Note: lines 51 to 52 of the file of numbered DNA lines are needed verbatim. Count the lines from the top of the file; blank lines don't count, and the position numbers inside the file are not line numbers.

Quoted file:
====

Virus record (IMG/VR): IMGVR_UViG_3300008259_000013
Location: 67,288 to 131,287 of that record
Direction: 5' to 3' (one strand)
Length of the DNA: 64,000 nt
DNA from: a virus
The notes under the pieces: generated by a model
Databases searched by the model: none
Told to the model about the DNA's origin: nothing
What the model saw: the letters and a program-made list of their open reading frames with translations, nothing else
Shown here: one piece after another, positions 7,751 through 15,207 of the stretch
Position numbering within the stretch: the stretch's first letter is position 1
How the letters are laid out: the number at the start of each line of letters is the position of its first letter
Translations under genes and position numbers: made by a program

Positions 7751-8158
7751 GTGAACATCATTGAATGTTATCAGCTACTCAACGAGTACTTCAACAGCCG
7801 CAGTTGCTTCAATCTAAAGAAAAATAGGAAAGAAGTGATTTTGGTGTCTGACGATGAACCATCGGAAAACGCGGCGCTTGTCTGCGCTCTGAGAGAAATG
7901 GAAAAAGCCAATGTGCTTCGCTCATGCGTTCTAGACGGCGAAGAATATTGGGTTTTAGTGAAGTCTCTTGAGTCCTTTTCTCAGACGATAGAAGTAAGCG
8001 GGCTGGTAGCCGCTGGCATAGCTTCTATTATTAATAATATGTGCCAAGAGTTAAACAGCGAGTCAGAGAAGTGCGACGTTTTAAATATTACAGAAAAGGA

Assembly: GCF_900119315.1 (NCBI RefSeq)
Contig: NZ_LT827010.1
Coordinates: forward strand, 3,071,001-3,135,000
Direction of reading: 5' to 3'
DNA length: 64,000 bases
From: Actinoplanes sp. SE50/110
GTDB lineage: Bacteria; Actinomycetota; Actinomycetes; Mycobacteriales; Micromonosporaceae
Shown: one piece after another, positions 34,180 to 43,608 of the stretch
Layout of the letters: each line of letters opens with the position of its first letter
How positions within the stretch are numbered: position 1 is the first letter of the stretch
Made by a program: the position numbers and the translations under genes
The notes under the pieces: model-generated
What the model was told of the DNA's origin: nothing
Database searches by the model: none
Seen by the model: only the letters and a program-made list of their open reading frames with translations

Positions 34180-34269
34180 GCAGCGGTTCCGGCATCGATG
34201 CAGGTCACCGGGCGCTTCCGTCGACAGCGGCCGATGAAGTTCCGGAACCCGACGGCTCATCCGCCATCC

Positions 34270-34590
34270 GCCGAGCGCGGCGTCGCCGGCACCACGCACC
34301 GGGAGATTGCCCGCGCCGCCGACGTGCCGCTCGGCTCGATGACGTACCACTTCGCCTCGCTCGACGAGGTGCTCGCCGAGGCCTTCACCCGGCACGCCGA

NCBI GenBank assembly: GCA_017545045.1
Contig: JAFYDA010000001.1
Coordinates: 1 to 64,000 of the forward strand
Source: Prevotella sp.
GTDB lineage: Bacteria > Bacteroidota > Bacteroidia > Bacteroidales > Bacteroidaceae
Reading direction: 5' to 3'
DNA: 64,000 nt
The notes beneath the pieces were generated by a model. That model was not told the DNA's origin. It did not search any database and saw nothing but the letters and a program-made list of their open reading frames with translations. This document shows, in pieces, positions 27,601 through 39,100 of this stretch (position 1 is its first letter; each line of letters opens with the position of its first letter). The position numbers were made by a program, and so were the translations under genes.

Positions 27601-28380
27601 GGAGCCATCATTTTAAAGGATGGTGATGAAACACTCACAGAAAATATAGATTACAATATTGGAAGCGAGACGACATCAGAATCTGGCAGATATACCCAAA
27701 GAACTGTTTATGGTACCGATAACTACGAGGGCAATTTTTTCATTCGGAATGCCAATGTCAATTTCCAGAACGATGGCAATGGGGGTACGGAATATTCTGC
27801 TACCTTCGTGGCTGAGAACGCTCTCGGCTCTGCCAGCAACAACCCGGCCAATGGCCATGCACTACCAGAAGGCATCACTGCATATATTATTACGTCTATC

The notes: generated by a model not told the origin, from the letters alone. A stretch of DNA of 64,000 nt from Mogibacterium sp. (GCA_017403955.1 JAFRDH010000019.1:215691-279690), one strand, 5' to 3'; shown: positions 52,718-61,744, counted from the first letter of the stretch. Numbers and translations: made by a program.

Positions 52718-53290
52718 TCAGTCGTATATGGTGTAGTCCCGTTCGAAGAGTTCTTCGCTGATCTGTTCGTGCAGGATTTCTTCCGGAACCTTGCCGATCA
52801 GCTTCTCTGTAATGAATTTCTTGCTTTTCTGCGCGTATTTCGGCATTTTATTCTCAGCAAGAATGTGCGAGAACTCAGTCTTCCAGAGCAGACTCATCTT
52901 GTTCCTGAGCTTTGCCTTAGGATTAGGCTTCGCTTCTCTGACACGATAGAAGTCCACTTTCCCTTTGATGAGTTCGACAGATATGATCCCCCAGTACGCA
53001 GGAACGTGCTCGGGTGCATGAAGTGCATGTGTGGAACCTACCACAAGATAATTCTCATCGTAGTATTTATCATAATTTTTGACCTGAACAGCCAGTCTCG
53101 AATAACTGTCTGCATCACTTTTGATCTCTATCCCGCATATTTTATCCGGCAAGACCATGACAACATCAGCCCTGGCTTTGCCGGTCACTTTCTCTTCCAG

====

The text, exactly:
27801 TACCTTCGTGGCTGAGAACGCTCTCGGCTCTGCCAGCAACAACCCGGCCAATGGCCATGCACTACCAGAAGGCATCACTGCATATATTATTACGTCTATC

The notes: generated by a model not told the origin, from the letters alone. A stretch of DNA of 64,000 nt from Mogibacterium sp. (GCA_017403955.1 JAFRDH010000019.1:215691-279690), one strand, 5' to 3'; shown: positions 52,718-61,744, counted from the first letter of the stretch. Numbers and translations: made by a program.